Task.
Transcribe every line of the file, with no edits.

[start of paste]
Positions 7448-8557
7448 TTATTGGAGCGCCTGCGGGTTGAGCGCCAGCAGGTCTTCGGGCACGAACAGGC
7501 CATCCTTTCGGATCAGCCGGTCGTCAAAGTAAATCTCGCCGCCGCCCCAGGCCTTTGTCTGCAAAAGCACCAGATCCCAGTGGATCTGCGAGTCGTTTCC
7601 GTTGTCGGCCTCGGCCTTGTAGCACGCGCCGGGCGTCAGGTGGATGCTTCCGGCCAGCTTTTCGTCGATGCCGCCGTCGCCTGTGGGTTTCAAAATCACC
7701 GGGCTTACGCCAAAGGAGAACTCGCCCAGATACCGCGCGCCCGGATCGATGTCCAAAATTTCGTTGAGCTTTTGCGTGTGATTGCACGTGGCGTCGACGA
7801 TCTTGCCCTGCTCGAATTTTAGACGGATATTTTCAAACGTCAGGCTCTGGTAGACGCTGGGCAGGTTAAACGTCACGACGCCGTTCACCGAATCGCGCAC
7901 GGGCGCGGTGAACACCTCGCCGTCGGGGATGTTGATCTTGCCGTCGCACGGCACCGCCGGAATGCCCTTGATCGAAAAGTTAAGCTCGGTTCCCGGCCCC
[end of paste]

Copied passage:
Positions 7448-8557
7448 TTATTGGAGCGCCTGCGGGTTGAGCGCCAGCAGGTCTTCGGGCACGAACAGGC
7501 CATCCTTTCGGATCAGCCGGTCGTCAAAGTAAATCTCGCCGCCGCCCCAGGCCTTTGTCTGCAAAAGCACCAGATCCCAGTGGATCTGCGAGTCGTTTCC
7601 GTTGTCGGCCTCGGCCTTGTAGCACGCGCCGGGCGTCAGGTGGATGCTTCCGGCCAGCTTTTCGTCGATGCCGCCGTCGCCTGTGGGTTTCAAAATCACC
7701 GGGCTTACGCCAAAGGAGAACTCGCCCAGATACCGCGCGCCCGGATCGATGTCCAAAATTTCGTTGAGCTTTTGCGTGTGATTGCACGTGGCGTCGACGA
7801 TCTTGCCCTGCTCGAATTTTAGACGGATATTTTCAAACGTCAGGCTCTGGTAGACGCTGGGCAGGTTAAACGTCACGACGCCGTTCACCGAATCGCGCAC
7901 GGGCGCGGTGAACACCTCGCCGTCGGGGATGTTGATCTTGCCGTCGCACGGCACCGCCGGAATGCCCTTGATCGAAAAGTTAAGCTCGGTTCCCGGCCCC